Tips for a Successful Magazine Launch
• Cheryl Woodard, publishing consultant/co-founder of PC Magazine, PC World, Macworld and the Macworld Expo
• Tom Broberg, president, MagazinePublisher.com
• Imad Atalla, publisher of the recently launched Publio magazine
In an era when the appetite for information is insatiable as ever, the entrepreneurial spirit continues to inspire publishers to launch new magazines on a regular basis. 207 new magazines have been launched (through Oct. 12) in 2005, according to Magazine Publishers of America.
The road to a successful launch is not without peril. Most reports estimate that 50 percent to 60 percent of new magazines fail. A lesser-known statistic is that of the publications that fail, half are launched by experienced publishers (the other half by newcomers to publishing), according to www.MagazineLaunch.com.
To help publishing executives improve their chances of success with their future launches, InBox sought the insights of two magazine publishing consultants and a publisher fresh off the launch of his new magazine.
CHERYL WOODARD, co-founder of PC Magazine, PC World, Macworld and the Macworld Expo, is a publishing consultant (www.publishingbiz.com) and weighs in with some thoughts on magazine startups.
InBox: What sort of advice would you give a publisher considering launching a new magazine?
Woodard: Cash is the thing that kills most smaller publications: printing and postage are two big expenses that are typically paid in advance of publishing an issue. Newsstand sales and advertising are the major sources of cash income, but advertisers typically pay 30 to 90 days after the issue is distributed, and distributors pay even later (sometimes as long as 120 days after the issue goes off sale).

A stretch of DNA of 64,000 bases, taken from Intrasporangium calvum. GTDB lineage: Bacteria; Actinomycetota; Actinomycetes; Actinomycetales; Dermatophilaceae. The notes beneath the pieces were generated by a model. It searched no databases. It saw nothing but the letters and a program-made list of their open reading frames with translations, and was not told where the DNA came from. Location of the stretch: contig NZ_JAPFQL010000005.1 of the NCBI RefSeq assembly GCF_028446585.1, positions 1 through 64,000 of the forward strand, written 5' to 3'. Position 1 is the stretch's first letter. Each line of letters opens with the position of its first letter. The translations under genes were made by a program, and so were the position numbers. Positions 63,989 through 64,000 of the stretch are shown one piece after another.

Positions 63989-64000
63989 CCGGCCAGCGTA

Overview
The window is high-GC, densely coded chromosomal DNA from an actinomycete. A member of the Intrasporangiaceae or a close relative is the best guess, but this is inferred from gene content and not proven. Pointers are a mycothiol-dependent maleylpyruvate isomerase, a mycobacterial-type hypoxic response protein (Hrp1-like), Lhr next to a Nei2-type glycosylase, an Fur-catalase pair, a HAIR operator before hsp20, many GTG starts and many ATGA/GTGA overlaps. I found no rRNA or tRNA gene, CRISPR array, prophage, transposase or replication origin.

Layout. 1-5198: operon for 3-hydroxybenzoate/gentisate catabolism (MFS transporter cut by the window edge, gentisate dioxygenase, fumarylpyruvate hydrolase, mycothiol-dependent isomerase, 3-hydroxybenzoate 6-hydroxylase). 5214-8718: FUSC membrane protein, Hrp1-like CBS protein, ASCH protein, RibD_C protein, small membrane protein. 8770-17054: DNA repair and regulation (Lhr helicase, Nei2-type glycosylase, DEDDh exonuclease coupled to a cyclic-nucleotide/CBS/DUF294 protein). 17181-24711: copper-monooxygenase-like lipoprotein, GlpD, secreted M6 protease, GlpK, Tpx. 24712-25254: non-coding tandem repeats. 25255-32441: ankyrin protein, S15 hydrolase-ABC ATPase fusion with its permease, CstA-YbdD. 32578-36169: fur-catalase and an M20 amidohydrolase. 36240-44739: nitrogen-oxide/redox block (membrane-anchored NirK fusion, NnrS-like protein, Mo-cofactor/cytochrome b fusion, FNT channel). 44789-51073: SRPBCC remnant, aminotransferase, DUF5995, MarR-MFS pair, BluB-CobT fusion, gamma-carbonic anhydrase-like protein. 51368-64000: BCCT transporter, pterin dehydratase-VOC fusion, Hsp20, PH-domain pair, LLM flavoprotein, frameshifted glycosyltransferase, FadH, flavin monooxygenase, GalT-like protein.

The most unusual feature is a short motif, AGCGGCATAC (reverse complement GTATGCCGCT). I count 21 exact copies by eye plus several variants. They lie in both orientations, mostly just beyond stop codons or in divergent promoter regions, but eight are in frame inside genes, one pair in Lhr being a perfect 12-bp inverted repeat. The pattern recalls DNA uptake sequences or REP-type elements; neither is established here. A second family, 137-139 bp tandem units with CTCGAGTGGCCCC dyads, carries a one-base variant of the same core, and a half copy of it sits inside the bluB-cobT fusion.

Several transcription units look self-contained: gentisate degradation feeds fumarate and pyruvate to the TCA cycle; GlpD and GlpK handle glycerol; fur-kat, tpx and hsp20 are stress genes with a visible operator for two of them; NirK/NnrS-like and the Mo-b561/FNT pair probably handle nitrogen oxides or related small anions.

Make sure you have enough cash to manage your printing and postage bills for the first couple of years, and don't count on advertising or newsstand cash to cover those expenses. By the way, if you stick with one printer during this period, you might build up a relationship that will lead to more lenient credit terms, which could greatly improve your cash problems. Printers have the capacity to help startup magazines, but publishers often don't know to cultivate a relationship of trust with their printer, and therefore miss out on that support.